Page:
Circles of Support aim to enable people with learning disabilities (and others) to live full lives as part of their communities. As part of a wider study of the economic case for community capacity building conducted from 2012 to 2014, we conducted a mixed methods study of five Circles in North West England. Members of these Circles were supporting adults with moderate to profound learning disabilities and provided accounts of success in enabling the core member to live more independent lives with improved social care outcomes within cost envelopes that appeared to be less than more traditional types of support. The Circles also reported success in harnessing community resources to promote social inclusion and improve well-being. This very small-scale study can only offer tentative evidence but does appear to justify more rigorous research into the potential of Circles to secure cost-effective means of providing support to people with learning disabilities than the alternative, which in most cases would have been a long-term residential care placement.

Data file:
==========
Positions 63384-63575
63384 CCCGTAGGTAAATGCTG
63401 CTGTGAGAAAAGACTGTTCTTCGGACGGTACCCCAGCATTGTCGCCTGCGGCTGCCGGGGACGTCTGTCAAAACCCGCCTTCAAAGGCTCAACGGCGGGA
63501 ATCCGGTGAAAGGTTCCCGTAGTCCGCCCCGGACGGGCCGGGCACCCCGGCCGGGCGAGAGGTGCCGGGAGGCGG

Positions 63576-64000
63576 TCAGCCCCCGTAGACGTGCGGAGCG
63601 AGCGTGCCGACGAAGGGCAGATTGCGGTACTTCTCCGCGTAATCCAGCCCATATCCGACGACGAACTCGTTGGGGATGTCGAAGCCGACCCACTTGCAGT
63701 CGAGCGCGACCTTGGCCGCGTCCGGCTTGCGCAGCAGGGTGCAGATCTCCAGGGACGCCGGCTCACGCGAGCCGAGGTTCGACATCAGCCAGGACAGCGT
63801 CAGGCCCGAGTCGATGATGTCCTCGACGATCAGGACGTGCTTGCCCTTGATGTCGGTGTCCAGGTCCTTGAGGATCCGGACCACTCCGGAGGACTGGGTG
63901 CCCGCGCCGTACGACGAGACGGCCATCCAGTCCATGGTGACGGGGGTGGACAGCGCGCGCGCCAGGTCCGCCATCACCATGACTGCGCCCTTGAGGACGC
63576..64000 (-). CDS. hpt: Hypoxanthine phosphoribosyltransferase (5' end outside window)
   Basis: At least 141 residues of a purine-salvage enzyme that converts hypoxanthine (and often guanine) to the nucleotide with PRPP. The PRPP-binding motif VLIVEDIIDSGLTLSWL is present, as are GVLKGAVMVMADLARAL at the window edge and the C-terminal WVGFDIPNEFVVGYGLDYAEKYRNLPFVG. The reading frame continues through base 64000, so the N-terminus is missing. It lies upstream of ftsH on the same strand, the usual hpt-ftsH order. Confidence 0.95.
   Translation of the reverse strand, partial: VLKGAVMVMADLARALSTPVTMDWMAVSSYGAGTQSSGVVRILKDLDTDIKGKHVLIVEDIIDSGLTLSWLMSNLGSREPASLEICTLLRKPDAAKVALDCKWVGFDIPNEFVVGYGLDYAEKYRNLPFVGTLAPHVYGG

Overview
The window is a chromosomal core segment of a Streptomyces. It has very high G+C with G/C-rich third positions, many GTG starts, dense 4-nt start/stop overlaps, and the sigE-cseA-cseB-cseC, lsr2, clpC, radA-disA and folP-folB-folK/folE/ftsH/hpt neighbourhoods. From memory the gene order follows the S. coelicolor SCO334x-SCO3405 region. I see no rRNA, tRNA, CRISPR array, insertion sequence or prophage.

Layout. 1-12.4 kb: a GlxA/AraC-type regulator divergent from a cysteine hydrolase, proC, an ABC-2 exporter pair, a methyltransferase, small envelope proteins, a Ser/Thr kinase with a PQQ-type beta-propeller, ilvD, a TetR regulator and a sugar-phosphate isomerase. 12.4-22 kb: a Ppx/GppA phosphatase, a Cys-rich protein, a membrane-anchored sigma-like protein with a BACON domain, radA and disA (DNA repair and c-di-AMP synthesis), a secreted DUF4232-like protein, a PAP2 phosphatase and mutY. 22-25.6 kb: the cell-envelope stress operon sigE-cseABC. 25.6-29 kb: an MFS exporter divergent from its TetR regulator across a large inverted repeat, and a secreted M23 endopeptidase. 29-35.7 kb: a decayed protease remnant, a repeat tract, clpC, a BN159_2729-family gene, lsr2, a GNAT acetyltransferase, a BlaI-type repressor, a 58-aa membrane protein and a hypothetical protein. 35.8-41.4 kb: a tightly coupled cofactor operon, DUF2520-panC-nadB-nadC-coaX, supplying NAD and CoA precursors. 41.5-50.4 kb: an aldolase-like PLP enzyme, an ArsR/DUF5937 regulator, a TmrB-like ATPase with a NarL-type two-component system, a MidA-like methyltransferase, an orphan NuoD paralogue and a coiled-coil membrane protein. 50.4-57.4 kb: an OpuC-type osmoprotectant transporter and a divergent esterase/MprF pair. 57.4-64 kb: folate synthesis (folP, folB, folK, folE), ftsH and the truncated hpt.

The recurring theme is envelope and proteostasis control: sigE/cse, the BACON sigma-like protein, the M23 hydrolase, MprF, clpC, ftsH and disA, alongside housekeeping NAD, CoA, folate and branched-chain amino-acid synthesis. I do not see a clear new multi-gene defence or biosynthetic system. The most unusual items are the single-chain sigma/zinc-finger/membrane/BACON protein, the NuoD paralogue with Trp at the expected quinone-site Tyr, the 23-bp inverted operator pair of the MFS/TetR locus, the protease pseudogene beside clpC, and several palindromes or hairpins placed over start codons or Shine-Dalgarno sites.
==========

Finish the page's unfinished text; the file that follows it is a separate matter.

- Journal of Intellectual Disabilities